Having written thorough lives of individual visionaries including Einstein and Franklin, Walter Isaacson was already at work on the group portrait that would become The Innovators (Simon & Schuster, $35) when Steve Jobs interrupted him to write Jobs’s authorized biography. After completing that bestseller, Isaacson returned to his abandoned manuscript, which is now this polished and masterful narrative of how diverse wizards of technology worked at myriad intersections of art and science to create both computers and the internet. Many will be astonished to learn that the earliest insight into this technology was achieved by Ada Lovelace (1815-1852), daughter of Lord Byron, who is credited with being the first computer programmer and with developing the first algorithm. Lovelace worked with Charles Babbage on his Analytical Engine, a distant prototype of many later devices theorized and assembled by figures including Alan Turing, John von Neumann, Vannevar Bush, Grace Hopper, and many more. Isaacson documents in fascinating detail these hard-working geniuses’ decades of trials and errors.
Steven Johnson, author of bestselling popular-science books including The Invention of Air, and a creator of TV and web media, is a local boy who graduated from St. Albans School. Like Walter Isaacson, Johnson is an expert on how the sciences and humanities intersect in numerous ways, and he can lucidly explain how the gradual accretion of many small ideas grows into the grand illumination of a true paradigm shift. Johnson’s broad appeal also rests on his grand maxim that everything correlates. He explains How We Got to Now (Riverhead, $30) by chronicling six keystone innovations that, together, paved the way for the modern world. Accompanied by drawings, photographs, and other illuminating and beautiful images, Johnson’s profiles of seminal technologies start with elements as basic as glass or light, and develop into complex systems—systems both technological and social. Working with “cold,” for example, scientists and entrepreneurs moved from 19th-century ice houses to refrigeration to air conditioning, ultimately making habitable many formerly unwelcoming environments.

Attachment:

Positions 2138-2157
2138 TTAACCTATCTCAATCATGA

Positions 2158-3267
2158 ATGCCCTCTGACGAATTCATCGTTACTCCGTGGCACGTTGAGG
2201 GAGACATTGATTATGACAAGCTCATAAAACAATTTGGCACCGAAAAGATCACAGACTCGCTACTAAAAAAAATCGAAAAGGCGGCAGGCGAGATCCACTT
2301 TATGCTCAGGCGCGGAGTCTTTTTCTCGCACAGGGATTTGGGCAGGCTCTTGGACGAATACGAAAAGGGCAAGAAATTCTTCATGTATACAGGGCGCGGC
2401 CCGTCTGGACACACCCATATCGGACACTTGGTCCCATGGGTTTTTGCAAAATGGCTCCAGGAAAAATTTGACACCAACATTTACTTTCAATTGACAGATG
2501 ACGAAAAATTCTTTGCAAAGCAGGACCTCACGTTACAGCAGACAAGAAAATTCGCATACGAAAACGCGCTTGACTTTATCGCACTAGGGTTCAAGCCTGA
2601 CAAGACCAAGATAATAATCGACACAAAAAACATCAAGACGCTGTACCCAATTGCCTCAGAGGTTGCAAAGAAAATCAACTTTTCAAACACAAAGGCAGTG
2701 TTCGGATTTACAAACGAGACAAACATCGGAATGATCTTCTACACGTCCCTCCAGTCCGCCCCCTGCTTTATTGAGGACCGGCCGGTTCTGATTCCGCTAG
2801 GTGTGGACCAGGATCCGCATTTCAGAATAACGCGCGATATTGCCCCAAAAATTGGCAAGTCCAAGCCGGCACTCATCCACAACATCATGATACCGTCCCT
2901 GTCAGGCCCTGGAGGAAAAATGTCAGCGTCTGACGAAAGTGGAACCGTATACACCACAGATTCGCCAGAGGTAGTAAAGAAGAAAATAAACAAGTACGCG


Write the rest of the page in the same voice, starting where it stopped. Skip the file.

Timothy Egan won the 2006 National Book Award for The Worst Hard Time, his chronicle of the 1930s Dust Bowl catastrophe as experienced by ordinary people. His new book, Short Nights of The Shadow Catcher (Houghton Mifflin Harcourt, $28), is an equally vivid and engaging account of the life of Edward Curtis (1868-1952), the brilliant photographer of Native Americans. Hailing from Seattle, Curtis began tinkering with cameras as a boy and was largely self-taught as a photographer. He was also an amateur anthropologist and archeologist, gradually combining his interests to document Native American culture. At a time when popular media scorned American Indians, Curtis, dubbed the “Shadow Catcher” by the Hopis, dedicated himself to presenting these peoples with sympathy and dignity—as is apparent in the examples of his work included in this book. Unfortunately, Curtis was also an amateur businessman and died penniless.